Harm reduction includes principles, policies, and practices that aim to reduce the harms associated with certain risky behaviors. Using harm-reduction strategies keeps us safe. For example, driving a car or riding a bike can be risky. However, if we wear our seat belt or helmet (two harm-reduction strategies), we are less likely to sustain severe injuries if we get in an accident.
Harm reduction strategies are also applicable to substance use and related social conditions. Grounded in public health, social justice and human rights, harm reduction strategies aim to promote positive behavior change by meeting people where they are at—without judgement, coercion or discrimination. Harm reduction strategies are utilized by many people, including those with substance use disorders, members of their support network and even healthcare providers.
In the context of substance use, some commonly used harm reduction strategies include the provision of sterile needles or “Needle Exchange Programs,” needle collection boxes and naloxone distribution programs. Harm reduction strategies support the safety of all individuals by encouraging incremental changes to risky behavior.
The Phoenix “RISE” Mobile Syringe Exchange program aims to reduce health risks among adult IV drug users and the community at large. The program offers one-for-one needle exchange, safe disposal containers, no-cost Narcan® kits, education, referrals to treatment and more. Providing individuals with sterile needles helps prevent the transmission of blood-borne diseases, such as HIV and Hepatitis C. This program also helps reduce the number of contaminated needles in our community and the public waste system (i.e., in order to obtain a sterile needle, an individual must return a contaminated needle). An additional focus of the Mobile Syringe Exchange program is intervention and referral to behavioral health services, including treatment for substance use disorders. In 2019, 89 individuals were referred to treatment.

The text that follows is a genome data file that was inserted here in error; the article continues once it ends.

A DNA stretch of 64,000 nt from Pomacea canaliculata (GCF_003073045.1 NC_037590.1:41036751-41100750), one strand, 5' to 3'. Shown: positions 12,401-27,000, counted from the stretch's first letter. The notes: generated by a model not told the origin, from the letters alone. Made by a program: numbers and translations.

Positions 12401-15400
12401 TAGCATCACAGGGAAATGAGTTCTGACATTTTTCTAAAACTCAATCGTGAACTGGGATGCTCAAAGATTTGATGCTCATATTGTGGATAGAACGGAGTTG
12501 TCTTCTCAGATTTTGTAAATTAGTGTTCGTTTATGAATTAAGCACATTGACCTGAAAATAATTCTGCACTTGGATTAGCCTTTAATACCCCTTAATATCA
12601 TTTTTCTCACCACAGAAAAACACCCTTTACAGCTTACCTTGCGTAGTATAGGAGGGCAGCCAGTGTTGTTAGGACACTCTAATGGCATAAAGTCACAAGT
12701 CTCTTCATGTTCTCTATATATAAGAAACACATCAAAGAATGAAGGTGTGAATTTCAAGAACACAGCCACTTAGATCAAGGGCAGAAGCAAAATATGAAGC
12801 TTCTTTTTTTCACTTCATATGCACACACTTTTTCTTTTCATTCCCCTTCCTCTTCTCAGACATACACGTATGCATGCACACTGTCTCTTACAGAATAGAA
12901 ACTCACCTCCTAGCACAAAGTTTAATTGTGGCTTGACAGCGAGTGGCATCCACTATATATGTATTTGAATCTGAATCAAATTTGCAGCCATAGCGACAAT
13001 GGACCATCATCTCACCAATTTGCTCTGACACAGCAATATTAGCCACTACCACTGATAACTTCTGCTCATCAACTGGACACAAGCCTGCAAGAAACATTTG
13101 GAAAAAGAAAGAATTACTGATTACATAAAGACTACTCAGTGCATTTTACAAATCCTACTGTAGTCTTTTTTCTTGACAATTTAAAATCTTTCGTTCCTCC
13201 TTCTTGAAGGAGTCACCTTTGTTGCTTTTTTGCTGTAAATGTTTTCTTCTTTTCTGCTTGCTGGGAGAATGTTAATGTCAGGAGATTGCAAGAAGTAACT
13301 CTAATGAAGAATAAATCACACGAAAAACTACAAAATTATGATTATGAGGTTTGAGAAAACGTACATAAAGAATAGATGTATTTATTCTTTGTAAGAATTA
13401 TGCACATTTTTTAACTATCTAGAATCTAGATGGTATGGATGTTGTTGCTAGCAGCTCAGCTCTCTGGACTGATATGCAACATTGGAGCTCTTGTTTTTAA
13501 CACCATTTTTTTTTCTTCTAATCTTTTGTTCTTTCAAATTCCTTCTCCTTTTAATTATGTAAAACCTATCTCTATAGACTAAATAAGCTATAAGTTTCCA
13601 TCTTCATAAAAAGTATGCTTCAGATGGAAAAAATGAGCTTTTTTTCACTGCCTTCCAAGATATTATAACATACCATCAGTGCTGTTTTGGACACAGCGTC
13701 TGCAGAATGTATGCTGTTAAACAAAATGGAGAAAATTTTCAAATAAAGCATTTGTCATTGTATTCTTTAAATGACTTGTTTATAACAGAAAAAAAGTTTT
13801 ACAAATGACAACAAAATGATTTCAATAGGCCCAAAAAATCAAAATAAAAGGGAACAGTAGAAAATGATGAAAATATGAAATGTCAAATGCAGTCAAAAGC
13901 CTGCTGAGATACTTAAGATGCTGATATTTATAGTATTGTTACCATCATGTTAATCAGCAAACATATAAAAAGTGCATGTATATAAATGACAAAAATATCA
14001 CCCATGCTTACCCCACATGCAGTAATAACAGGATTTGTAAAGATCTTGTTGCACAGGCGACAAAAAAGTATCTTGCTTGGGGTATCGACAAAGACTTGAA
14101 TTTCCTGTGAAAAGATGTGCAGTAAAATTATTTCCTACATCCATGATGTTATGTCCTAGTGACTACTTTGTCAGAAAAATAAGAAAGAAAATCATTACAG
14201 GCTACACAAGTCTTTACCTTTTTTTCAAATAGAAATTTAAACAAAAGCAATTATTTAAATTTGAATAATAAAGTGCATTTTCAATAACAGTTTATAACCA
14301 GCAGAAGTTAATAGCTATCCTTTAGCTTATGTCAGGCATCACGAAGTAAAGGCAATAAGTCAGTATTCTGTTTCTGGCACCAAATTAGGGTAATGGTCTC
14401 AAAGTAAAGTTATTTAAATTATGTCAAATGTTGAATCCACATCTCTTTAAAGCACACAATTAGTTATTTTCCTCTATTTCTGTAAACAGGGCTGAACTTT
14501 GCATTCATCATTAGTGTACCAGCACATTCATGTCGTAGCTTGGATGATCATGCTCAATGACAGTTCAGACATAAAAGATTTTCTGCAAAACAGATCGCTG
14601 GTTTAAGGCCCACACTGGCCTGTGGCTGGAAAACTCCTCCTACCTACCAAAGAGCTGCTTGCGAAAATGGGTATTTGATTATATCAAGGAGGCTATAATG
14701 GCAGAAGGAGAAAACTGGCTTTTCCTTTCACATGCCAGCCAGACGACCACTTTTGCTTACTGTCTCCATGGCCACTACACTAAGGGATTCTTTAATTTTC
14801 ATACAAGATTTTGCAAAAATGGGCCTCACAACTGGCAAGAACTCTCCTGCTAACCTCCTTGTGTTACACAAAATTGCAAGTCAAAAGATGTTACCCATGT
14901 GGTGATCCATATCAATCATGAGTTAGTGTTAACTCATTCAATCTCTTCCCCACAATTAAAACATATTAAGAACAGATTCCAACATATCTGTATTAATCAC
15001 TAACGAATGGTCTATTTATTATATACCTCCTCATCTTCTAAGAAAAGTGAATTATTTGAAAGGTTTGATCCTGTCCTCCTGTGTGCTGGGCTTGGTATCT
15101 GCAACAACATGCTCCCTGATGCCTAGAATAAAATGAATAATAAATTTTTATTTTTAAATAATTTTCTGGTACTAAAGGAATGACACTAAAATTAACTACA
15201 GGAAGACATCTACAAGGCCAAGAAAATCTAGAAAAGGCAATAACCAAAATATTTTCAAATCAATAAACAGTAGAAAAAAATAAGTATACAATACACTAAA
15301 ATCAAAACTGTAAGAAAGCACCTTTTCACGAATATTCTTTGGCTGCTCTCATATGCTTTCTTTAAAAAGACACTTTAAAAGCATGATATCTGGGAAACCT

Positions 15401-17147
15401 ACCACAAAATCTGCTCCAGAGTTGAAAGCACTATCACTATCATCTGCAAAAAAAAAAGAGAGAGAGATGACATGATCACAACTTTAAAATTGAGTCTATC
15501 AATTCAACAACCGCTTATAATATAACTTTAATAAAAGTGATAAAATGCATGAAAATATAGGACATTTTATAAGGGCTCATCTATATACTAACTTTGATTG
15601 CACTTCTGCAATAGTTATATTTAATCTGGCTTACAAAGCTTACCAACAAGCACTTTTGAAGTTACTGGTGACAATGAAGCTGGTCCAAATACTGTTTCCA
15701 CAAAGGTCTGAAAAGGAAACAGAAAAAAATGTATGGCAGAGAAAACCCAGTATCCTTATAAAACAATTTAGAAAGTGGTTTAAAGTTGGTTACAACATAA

The RISE Syringe Exchange program saves lives. It is estimated that 362 overdoses were reversed with naloxone obtained from the Syringe Exchange between February 2016 and April 2020.
The mobile van can be found in multiple locations throughout Skagit County:
|Tuesday: 9AM-12PM||Christ the King, 2111 Riverside Drive|
|Thursday: 3PM-5PM||Senior Center, 1401 Cleveland Street|
|Tuesday: 1PM-4PM||United General Hospital, 2000 Hospital Drive|
|Thursday: 9AM-11AM||Senior Center, 715 Pacific Avenue|
|Thursday: 12PM-2PM||Tierra Nueva, 701 E. Fairhaven Avenue|
|1st and 3rd Monday: 2PM-4PM||Senior Center, 45821 Railroad Avenue|
|3rd Monday: 10AM-12PM||Salvation Army, 3001 P Avenue|
|1st Monday: Call Randall for time and site||360-848-8437 ext. 318|
Here are ways to reduce risk of infection, overdose and death:
HOW TO AVOID OVERDOSE
When possible, test your drugs before using. The Phoenix RISE Mobile Syringe Exchange has free fentanyl test strips.
Fentanyl is approximately 50-100 times stronger than other opioids.
AN OVERDOSE IS A MEDICAL EMERGENCY-CALL 911 IMMEDIATELY
If you are unable to call 911 or unable to stay until medical help arrives, make sure to:
For more information and other harm reduction tips: